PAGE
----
But it got even worse- as I went to vacuum out the "clean, sterile ash" I discovered that there was no ash to clean out. Instead, there was gobs of you- know- what and an unbelievable stench. Not even the toilet paper had incinerated.

I am at my wit's end with this, and the rep is offering no help at all. I want to return the thing. My children are all afraid to use it, and now so am I.

The only thing I have not yet tried is to raise the temperature again and see if it starts to cycle properly, and to also borrow that gauge again and see if the temperature of the vent gets hotter if the temp is raised. It is a double walled pipe and seems to be a proprietary design.

But I am back in my own (conventional) home again, which is far away from the cottage, and a little reluctant to go back just to poop-test. Luckily the cottage has an outhouse, which compared to my high-priced paperweight is the pinnacle of freshness.

Have you had any people review this product? I have searched and searched and there is no info or reviews out there that I can find. - Anonymous by private email, 2016/10/06


Good job summarizing the very disappointing issues. If you can send photos and details of your installation that will help.

The problems you describe are indeed very worrisome. It sounds as if the advice to lower the temperature setting to amend the cycling time changed the cycle time but at the cost of adequate incineration. That's an unacceptable outcome.

The issue of stack vent temperature is more manageable.
First, take a look at PYROLYSIS EXPLAINED. You'll see that temperatures around 200 degf. and higher cause the pyrolysis effect that could eventually lead to a building fire if combustible materials are too-near to a vent or chimney operating in that temperature range.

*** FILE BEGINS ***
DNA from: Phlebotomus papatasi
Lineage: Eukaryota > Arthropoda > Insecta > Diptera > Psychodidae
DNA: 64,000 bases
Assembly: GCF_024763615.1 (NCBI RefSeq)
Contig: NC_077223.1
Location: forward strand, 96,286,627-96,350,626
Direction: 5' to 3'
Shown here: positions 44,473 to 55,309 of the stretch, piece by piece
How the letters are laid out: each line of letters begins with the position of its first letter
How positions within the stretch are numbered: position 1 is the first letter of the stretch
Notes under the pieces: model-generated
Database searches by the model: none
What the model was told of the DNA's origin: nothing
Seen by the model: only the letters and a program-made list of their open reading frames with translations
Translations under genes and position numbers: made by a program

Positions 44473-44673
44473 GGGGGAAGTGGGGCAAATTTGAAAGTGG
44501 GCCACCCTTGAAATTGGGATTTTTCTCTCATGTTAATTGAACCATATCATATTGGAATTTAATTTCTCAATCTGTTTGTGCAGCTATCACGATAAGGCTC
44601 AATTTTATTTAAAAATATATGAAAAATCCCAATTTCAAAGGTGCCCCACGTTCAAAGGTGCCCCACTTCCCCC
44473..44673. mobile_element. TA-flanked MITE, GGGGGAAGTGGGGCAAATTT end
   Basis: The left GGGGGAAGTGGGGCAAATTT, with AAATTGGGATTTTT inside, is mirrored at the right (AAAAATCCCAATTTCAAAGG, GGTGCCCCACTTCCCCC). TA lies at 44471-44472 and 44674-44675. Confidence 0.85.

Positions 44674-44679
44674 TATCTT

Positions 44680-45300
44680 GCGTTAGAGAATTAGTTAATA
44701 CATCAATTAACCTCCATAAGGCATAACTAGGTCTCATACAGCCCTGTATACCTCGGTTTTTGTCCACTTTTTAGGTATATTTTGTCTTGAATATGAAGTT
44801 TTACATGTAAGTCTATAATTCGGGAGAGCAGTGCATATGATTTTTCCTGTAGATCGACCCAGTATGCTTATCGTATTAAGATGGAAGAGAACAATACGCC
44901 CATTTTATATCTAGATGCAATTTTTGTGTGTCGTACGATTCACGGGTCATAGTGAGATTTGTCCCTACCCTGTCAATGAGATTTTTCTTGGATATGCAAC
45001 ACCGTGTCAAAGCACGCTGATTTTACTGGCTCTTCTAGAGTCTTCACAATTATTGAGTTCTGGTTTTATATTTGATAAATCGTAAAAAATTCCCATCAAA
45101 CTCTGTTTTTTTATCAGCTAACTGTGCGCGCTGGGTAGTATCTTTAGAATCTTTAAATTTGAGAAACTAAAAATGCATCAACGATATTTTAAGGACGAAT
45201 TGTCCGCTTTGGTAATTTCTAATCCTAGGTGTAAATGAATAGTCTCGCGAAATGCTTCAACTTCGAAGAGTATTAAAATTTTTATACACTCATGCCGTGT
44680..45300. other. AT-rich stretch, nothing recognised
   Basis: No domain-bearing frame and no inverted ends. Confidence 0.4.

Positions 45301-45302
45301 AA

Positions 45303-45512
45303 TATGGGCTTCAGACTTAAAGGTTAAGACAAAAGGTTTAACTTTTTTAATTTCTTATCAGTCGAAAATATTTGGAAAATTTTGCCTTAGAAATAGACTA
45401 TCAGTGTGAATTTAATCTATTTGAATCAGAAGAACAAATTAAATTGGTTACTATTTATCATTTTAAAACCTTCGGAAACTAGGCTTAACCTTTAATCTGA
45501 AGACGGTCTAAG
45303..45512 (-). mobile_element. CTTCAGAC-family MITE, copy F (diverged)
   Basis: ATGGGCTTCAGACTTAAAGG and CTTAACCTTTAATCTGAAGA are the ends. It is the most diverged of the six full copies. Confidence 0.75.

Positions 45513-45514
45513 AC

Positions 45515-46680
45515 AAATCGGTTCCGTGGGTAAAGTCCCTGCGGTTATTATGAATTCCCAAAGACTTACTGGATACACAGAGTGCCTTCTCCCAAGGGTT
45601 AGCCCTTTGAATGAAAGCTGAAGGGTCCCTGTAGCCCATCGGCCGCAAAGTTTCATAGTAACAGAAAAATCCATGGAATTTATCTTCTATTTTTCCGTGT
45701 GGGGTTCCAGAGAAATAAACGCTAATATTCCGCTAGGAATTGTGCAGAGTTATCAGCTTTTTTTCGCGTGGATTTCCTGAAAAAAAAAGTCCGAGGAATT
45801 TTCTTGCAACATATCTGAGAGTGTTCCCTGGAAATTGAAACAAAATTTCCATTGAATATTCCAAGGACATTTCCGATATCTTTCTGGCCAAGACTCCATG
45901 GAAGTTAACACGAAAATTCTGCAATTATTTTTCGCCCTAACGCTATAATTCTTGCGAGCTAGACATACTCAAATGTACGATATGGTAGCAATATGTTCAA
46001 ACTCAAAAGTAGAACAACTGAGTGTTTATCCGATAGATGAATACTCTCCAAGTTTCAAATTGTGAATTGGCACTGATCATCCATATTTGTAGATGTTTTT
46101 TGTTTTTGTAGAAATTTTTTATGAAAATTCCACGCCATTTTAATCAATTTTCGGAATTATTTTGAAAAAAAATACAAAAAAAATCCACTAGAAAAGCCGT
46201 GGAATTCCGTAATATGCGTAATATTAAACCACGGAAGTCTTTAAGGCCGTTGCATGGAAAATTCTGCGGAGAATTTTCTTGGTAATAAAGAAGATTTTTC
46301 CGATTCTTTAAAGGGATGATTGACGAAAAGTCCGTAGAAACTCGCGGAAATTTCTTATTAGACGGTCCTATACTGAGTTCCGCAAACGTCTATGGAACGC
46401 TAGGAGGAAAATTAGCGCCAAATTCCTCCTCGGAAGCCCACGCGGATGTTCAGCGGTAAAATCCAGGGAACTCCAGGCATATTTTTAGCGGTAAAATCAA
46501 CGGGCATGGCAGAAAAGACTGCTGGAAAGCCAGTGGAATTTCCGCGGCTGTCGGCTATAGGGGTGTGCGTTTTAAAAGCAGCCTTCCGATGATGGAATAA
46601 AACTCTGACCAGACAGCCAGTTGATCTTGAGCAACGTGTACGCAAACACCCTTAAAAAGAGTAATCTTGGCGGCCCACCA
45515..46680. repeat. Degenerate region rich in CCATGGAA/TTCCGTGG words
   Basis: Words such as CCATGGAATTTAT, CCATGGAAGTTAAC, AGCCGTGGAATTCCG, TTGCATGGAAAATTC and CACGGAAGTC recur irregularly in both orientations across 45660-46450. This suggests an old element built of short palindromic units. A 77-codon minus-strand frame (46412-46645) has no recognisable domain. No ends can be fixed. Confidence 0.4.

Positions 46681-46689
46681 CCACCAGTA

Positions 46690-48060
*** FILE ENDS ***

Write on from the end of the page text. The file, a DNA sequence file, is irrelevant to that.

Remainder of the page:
Down at 130 degF the vent temperatures would probably be safe. But before deciding that I'd look more carefully at where and how temperatures are being measured. For example, using an IR scanner to measure surface temperature is inaccurate except to compare relative temperatures between two similarly-colored and textured surfaces. Only flat black surfaces can be measured accurately.

Options where a vent is considered too hot are to increase clearance to combustibles, add approved heat shielding, or to go to an insulated, metalbestos type flue.

If you're willing to have me publish your comments, including photos of the toilet and its components, any evidence of malfunction, along with model number and age, that may prompt helpful suggestions from other users and perhaps from the company, benefiting both Eco John users and also the company itself. To protect all parties from bias and also to maintain reader credibility, we need take care to be accurate and unbiased and to distinguish between fact an opinion - something that should be easy for the problems you describe.

About the other installation and operating problems, my opinion is that some of these incinerating toilets are probably rather good designs but were designed and are mostly installed in other countries where there are more people with experience and expertise in installation and set-up. When support for such a product in the U.S. depends on what looks like a mom and pop operation, it's hit or miss what level of expertise and support we'll find. I hope that by posting these problems the companies and distributors will be more responsive. After all, besides you as the end consumer, they have a tremendous stake in the safe and successful use of their product.